• Travelers who have received a primary series with either IPV or oral polio vaccine (OPV) without an adult booster dose (either OPV or IPV) should receive another dose of IPV before departure.
  • Available data do not indicate the need for more than one lifetime IPV booster dose.
  • Travelers who are unvaccinated, incompletely vaccinated, or whose vaccination status is unknown should receive 3 doses of IPV. (See Chapter 4, Poliomyelitis, CDC Health Information for International Travel 2008, for details.)

More Information

Polio is an infectious disease caused by a virus and spread from person to person. The disease mainly affects children under 5 years of age. Polio may be spread when the virus enters the mouth of a person who has come in contact with the stool of an infected person (for example, by changing diapers and not washing hands before touching the mouth) or from fecal contamination of food or drinking water. Most people infected with the poliovirus have no symptoms, but in some people the infection causes paralysis and even death.  Until the 1950s, polio crippled thousands of children in industrialized countries. Soon after the introduction of effective vaccines in the late 1950s (IPV) and early 1960s (OPV), polio was brought under control and practically eliminated as a public health problem in industrialized countries.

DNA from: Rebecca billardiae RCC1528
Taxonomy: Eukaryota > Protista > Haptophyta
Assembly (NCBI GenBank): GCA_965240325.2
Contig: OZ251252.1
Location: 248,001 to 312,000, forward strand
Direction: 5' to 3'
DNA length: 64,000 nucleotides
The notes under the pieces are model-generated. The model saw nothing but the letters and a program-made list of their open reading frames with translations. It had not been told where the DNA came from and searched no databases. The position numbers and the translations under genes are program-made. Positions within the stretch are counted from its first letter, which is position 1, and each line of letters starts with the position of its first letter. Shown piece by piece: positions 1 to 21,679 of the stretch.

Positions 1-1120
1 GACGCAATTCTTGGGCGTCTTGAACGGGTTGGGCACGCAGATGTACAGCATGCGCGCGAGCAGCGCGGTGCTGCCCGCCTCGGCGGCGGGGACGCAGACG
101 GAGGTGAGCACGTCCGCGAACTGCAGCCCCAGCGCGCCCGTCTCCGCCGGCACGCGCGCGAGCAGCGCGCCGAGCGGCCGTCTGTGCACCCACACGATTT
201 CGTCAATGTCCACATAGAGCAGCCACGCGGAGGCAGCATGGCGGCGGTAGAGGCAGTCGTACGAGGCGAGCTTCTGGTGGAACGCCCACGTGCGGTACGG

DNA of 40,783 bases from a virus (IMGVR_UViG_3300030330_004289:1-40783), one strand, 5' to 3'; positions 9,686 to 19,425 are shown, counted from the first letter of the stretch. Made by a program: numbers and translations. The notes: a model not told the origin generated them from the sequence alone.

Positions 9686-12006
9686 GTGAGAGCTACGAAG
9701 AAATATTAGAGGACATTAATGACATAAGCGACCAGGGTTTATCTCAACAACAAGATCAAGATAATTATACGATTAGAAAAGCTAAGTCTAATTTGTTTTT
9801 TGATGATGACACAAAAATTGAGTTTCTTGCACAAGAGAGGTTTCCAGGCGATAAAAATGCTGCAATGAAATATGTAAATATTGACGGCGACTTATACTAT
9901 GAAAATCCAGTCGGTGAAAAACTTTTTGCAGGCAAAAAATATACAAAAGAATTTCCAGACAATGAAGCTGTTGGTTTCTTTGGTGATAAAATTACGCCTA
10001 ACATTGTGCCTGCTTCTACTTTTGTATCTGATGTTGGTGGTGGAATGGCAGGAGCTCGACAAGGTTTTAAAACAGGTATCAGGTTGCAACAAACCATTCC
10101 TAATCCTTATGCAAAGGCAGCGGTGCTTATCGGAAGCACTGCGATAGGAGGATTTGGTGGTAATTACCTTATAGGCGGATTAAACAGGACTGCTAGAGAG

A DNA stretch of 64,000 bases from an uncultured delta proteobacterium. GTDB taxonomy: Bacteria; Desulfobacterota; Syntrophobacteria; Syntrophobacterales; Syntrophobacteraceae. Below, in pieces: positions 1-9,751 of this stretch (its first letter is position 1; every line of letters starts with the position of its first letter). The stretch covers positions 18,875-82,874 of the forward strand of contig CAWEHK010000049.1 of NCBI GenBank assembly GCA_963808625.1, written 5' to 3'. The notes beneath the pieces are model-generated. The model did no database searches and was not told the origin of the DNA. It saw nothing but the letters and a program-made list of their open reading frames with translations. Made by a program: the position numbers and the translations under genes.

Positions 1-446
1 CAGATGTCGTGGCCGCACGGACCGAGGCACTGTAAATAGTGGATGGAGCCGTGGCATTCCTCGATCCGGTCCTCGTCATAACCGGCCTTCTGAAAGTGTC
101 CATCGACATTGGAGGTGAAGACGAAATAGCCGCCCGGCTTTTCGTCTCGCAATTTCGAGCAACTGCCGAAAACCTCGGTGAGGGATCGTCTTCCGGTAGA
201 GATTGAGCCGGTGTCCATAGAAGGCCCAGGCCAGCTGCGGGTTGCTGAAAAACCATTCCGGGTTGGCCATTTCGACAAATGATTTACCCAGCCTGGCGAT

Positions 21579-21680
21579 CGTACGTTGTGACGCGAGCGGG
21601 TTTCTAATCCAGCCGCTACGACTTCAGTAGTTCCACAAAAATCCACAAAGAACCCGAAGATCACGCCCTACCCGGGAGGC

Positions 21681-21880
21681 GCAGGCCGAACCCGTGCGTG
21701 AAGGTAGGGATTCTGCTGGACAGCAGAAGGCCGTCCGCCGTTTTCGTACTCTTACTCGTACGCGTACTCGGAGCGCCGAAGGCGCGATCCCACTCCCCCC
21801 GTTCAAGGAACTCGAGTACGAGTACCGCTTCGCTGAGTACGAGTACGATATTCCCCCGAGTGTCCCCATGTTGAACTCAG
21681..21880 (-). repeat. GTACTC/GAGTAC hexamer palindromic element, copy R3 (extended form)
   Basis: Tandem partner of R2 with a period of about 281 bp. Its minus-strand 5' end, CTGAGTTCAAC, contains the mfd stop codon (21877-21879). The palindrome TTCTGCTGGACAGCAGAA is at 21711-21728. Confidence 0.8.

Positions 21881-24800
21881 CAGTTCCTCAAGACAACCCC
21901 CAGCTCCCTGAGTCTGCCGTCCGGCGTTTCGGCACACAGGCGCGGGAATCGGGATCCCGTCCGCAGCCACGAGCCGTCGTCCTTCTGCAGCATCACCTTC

OPV has not been used in the United States since 2000; however, it is used in many other countries and has played a major role in eliminating polio from large parts of the world. IPV, which is given by intramuscular injection, is now used in the United States and a number of other developed countries.
For more information, see:

See the Global Polio Eradication Initiative website for more information. For additional information about these outbreaks, see the Monthly Situation Reports.

* The Global Polio Eradication Initiative comprises the World Health Organization (WHO), Rotary International, the United Nations Children’s Fund (UNICEF), the U.S. Centers for Disease Control and Prevention (CDC), national ministries of health, and other partners.

  • Page last updated: July 18, 2008
  • Content source:
    Division of Global Migration and Quarantine
    National Center for Preparedness, Detection, and Control of Infectious Diseases